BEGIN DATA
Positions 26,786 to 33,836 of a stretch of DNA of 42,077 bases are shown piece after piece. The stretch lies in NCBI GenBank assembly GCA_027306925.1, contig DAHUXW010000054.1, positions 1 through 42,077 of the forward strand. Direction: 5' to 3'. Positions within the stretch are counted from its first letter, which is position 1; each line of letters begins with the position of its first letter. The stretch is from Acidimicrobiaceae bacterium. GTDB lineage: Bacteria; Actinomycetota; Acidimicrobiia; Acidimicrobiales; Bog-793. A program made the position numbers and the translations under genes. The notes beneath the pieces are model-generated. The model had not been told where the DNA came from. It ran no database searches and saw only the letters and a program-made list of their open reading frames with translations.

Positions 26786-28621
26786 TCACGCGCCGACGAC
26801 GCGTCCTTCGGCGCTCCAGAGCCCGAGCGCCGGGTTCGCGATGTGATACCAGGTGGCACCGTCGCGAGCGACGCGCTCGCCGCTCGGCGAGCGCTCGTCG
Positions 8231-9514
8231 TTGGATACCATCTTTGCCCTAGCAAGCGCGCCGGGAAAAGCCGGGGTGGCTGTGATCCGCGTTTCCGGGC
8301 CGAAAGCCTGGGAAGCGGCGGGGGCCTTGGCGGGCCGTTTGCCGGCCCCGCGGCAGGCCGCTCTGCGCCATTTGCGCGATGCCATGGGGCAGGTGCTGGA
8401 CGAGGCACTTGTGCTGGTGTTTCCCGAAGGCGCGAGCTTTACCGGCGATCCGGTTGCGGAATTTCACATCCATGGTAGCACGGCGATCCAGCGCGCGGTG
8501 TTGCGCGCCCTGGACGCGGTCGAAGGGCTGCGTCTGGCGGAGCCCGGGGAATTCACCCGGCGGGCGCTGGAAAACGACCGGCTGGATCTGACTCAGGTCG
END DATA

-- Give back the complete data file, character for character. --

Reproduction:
Positions 26,786 to 33,836 of a stretch of DNA of 42,077 bases are shown piece after piece. The stretch lies in NCBI GenBank assembly GCA_027306925.1, contig DAHUXW010000054.1, positions 1 through 42,077 of the forward strand. Direction: 5' to 3'. Positions within the stretch are counted from its first letter, which is position 1; each line of letters begins with the position of its first letter. The stretch is from Acidimicrobiaceae bacterium. GTDB lineage: Bacteria; Actinomycetota; Acidimicrobiia; Acidimicrobiales; Bog-793. A program made the position numbers and the translations under genes. The notes beneath the pieces are model-generated. The model had not been told where the DNA came from. It ran no database searches and saw only the letters and a program-made list of their open reading frames with translations.

Positions 26786-28621
26786 TCACGCGCCGACGAC
26801 GCGTCCTTCGGCGCTCCAGAGCCCGAGCGCCGGGTTCGCGATGTGATACCAGGTGGCACCGTCGCGAGCGACGCGCTCGCCGCTCGGCGAGCGCTCGTCG
Positions 8231-9514
8231 TTGGATACCATCTTTGCCCTAGCAAGCGCGCCGGGAAAAGCCGGGGTGGCTGTGATCCGCGTTTCCGGGC
8301 CGAAAGCCTGGGAAGCGGCGGGGGCCTTGGCGGGCCGTTTGCCGGCCCCGCGGCAGGCCGCTCTGCGCCATTTGCGCGATGCCATGGGGCAGGTGCTGGA
8401 CGAGGCACTTGTGCTGGTGTTTCCCGAAGGCGCGAGCTTTACCGGCGATCCGGTTGCGGAATTTCACATCCATGGTAGCACGGCGATCCAGCGCGCGGTG
8501 TTGCGCGCCCTGGACGCGGTCGAAGGGCTGCGTCTGGCGGAGCCCGGGGAATTCACCCGGCGGGCGCTGGAAAACGACCGGCTGGATCTGACTCAGGTCG